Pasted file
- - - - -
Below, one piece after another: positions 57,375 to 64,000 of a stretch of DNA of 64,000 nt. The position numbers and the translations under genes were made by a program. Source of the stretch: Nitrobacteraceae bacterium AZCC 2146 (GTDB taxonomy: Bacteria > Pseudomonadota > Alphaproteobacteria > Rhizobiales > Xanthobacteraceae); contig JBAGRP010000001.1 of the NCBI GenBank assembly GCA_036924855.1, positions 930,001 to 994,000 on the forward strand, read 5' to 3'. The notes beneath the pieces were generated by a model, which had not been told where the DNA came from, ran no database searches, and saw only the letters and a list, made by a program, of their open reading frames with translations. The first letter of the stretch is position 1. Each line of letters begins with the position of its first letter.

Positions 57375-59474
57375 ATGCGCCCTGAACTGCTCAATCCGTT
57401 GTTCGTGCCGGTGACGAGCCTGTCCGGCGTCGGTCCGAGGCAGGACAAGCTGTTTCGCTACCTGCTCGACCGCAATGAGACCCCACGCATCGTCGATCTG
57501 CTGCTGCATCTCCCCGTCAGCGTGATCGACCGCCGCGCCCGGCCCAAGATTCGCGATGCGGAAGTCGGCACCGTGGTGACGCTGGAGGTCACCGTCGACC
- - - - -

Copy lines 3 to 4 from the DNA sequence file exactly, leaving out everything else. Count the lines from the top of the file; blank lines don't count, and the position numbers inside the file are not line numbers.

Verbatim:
57375 ATGCGCCCTGAACTGCTCAATCCGTT
57401 GTTCGTGCCGGTGACGAGCCTGTCCGGCGTCGGTCCGAGGCAGGACAAGCTGTTTCGCTACCTGCTCGACCGCAATGAGACCCCACGCATCGTCGATCTG